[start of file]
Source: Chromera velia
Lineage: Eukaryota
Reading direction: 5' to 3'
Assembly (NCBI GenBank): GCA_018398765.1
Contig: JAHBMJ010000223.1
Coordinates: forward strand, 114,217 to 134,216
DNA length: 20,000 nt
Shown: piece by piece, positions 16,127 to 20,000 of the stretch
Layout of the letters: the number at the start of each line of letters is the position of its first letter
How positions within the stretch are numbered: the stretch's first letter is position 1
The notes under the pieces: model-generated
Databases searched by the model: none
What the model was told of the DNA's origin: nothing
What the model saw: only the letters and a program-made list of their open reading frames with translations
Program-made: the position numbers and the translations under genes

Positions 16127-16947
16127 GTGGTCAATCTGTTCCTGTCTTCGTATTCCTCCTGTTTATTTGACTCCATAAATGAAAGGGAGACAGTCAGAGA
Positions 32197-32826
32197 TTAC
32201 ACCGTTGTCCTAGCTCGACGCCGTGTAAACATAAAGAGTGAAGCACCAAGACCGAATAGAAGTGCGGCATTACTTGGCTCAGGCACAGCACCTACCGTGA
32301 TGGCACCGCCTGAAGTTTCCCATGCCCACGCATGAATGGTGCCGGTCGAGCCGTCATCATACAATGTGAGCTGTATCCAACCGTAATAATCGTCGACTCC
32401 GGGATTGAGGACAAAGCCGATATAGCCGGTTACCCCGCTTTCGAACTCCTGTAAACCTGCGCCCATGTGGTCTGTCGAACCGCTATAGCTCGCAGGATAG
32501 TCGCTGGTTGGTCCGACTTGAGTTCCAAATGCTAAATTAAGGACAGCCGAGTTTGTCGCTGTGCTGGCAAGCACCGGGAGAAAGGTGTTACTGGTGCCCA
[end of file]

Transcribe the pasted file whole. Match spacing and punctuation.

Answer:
Source: Chromera velia
Lineage: Eukaryota
Reading direction: 5' to 3'
Assembly (NCBI GenBank): GCA_018398765.1
Contig: JAHBMJ010000223.1
Coordinates: forward strand, 114,217 to 134,216
DNA length: 20,000 nt
Shown: piece by piece, positions 16,127 to 20,000 of the stretch
Layout of the letters: the number at the start of each line of letters is the position of its first letter
How positions within the stretch are numbered: the stretch's first letter is position 1
The notes under the pieces: model-generated
Databases searched by the model: none
What the model was told of the DNA's origin: nothing
What the model saw: only the letters and a program-made list of their open reading frames with translations
Program-made: the position numbers and the translations under genes

Positions 16127-16947
16127 GTGGTCAATCTGTTCCTGTCTTCGTATTCCTCCTGTTTATTTGACTCCATAAATGAAAGGGAGACAGTCAGAGA
Positions 32197-32826
32197 TTAC
32201 ACCGTTGTCCTAGCTCGACGCCGTGTAAACATAAAGAGTGAAGCACCAAGACCGAATAGAAGTGCGGCATTACTTGGCTCAGGCACAGCACCTACCGTGA
32301 TGGCACCGCCTGAAGTTTCCCATGCCCACGCATGAATGGTGCCGGTCGAGCCGTCATCATACAATGTGAGCTGTATCCAACCGTAATAATCGTCGACTCC
32401 GGGATTGAGGACAAAGCCGATATAGCCGGTTACCCCGCTTTCGAACTCCTGTAAACCTGCGCCCATGTGGTCTGTCGAACCGCTATAGCTCGCAGGATAG
32501 TCGCTGGTTGGTCCGACTTGAGTTCCAAATGCTAAATTAAGGACAGCCGAGTTTGTCGCTGTGCTGGCAAGCACCGGGAGAAAGGTGTTACTGGTGCCCA